Mazda 3 variants
Total price
Monthly payment
Figures are based on a 20% deposit

Finance representative example (PCP)

Total cash price £16,999. Borrowing £13,599 with a £3,400 deposit at a representative APR of 12.9%.

49 monthly payments
£228.73
Fixed interest rate
12.9%
Total amount payable
£22,494.27
Cost of credit
£5,495.27
Optional final payment
£8,115.00
Annual mileage limit
6000 miles

Mazda 3 buying guide

What Mazda 3 trim levels are there?

The entry-level trim level is the Mazda 3 SE-L, which includes 16-inch alloy wheels, LED headlights, radar cruise control, a host of active safety kit and an 8.8-inch media screen with sat nav, Bluetooth, DAB radio and Apple/Android phone mirroring. Next is SE-L Lux, which adds a reversing camera, heated front seats, two-zone air conditioning and keyless entry.

Sport Lux sits on 18-inch wheels, and also comes with upgraded headlights and daytime running lights, privacy glass and an automatically dimming rear-view mirror. Pick the most powerful engine and you also get a panoramic sunroof.

GT Sport is pretty much the top trim level, adding a heated steering wheel, a powered driver’s seat with leather upholstery and a Bose sound system. The very top-spec GT Sport Tech brings additional driver aids such as a 360-degree camera and rear auto emergency braking.

Mazda 3 interior and technology

You’ll notice that the Mazda 3 doesn’t come with a huge bank of screens like the Mercedes A-Class and Audi A3. There are analogue dials and a screen that almost looks like it’s sinking into the dashboard. It’s not even a touchscreen – you control it using the dial this side of the gear lever. There are lots of physical buttons and dials that feel great to use.

All this is because Mazda thinks touchscreens are distracting – and that is definitely true in cars with poorly thought-out infotainment systems. The Mazda 3’s interior is designed to keep your eyes on the road. From the same school of thought, there aren’t hundreds of drive modes to cycle through. Instead, the car is set up for you to just get in and drive it. It manages to feel both simple and premium.

Mazda’s infotainment system looks crisp and is easy to use, although the standard-fit Apple CarPlay and Android Auto are designed to be touch-operated so they might take some getting used to. The CD player put in earlier examples is something of a retro touch these days.

Mazda 3 engine range explained

(Most popular) Mazda 3 2.0 Skyactiv-G petrol

All recent Mazda 3s come with a 2.0-litre petrol engine, but there are two power outputs to choose from. The Skyactiv-G engine offers 122hp and a respectable if not rapid 0-62mph time of 10.4 seconds. Drive carefully and you can get up to 51mpg, thanks to the car’s relatively light weight and the engine’s cylinder deactivation tech.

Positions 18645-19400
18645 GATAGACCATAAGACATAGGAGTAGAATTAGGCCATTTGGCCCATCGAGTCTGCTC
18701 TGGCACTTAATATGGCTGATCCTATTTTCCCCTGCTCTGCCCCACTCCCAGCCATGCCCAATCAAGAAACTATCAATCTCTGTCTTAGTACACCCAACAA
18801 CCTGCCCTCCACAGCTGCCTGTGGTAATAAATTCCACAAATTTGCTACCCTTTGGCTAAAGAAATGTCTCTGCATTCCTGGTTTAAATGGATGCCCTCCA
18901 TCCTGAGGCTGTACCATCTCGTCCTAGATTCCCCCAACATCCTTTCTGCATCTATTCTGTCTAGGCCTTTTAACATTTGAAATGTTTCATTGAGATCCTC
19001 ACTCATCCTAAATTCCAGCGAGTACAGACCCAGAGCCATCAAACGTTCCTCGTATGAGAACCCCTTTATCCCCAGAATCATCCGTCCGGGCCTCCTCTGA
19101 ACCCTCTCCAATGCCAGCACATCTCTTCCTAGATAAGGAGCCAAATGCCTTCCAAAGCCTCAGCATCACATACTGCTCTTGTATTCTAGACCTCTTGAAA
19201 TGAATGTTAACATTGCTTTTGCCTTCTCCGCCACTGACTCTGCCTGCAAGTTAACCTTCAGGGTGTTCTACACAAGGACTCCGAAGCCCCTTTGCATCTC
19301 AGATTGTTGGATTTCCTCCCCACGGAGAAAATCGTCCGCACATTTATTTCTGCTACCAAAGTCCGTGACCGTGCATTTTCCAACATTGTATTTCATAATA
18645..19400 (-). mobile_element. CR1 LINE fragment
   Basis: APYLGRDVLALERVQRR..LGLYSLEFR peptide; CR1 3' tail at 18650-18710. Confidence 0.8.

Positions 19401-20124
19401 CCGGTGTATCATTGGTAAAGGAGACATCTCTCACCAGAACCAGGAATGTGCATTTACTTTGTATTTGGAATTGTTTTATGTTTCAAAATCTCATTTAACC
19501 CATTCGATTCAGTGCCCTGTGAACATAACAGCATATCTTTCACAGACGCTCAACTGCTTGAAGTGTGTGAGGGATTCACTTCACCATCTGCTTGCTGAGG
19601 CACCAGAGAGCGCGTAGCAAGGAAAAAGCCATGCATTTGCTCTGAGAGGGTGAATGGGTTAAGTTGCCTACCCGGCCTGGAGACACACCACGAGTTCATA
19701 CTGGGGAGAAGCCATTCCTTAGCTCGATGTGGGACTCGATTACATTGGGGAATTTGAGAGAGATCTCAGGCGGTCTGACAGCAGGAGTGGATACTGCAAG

Mazda 3 2.0 Skyactiv-X petrol

Mazda’s Skyactiv-X engine uses tech borrowed from diesel engines to make it very economical. So despite being a supercharged 2.0-litre petrol engine with 186hp, it’s capable of 54mpg. It knocks nearly 2.5 seconds off the lower-powered engine’s 0-62mph time, helping the 3 feel much more eager.

Both engines come with a choice of manual and automatic gearboxes. The auto is a little slower and a little less economical, but it’ll probably be the preferred option if you spend a lot of time in stop-start traffic.

FAQs

The latest Mazda 3 is the fourth-generation car, and has been on sale since 2019. The vast majority of cars sold in the UK are five-door hatchbacks, although Mazda also sells a four-door saloon version. The saloon comes with nearly the same trim level line-up as the hatchback but only comes with the more powerful engine.

At over 4.4 metres long, the Mazda 3 is one of the longer cars in the family hatchback class. But it’s not one of the most practical choices – blame its pretty styling for that. Taller adults will find their heads brushing against the roof in the rear seats, and they may find their knees brushing the front seatbacks. The 330-litre boot is around 50 litres down on a VW Golf or Ford Focus, but slightly more than a 2.0-litre Toyota Corolla.

If you can stretch to the slightly higher insurance costs, we’d recommend going for the Skyactiv-X petrol engine. It’s faster, cleverer and more economical than the Skyactiv-G engine, and suits the Mazda 3’s premium feel.

Yes, the Mazda 3 is a really interesting alternative to the likes of a Ford Focus and Volkswagen Golf. It's not the most practical choice but is one of the most stylish, and has a premium interior with (whisper it) better build quality than a Mercedes A-Class. The engines are a little different, too, and the range-topping Skyactiv-X petrol engine is both powerful and very economical.

The Mazda 3 is a reliable choice, especially if you pick a car with Mazda's proven Skyactiv-G petrol engine. Mazda finished as the seventh best-rated brand in the 2023 Driver Power survey, with reliability and styling among the strong ratings.

The Mazda 3's petrol engines have a maximum braked towing capacity of 1,300kg, so they're only suitable for towing a very small caravan.

Data suggests that the Mazda 3 will retain between 46% and 49% of its initial value after three years or 36,000 miles, which is on a par with the Cupra Leon but a little lower than the Audi A3.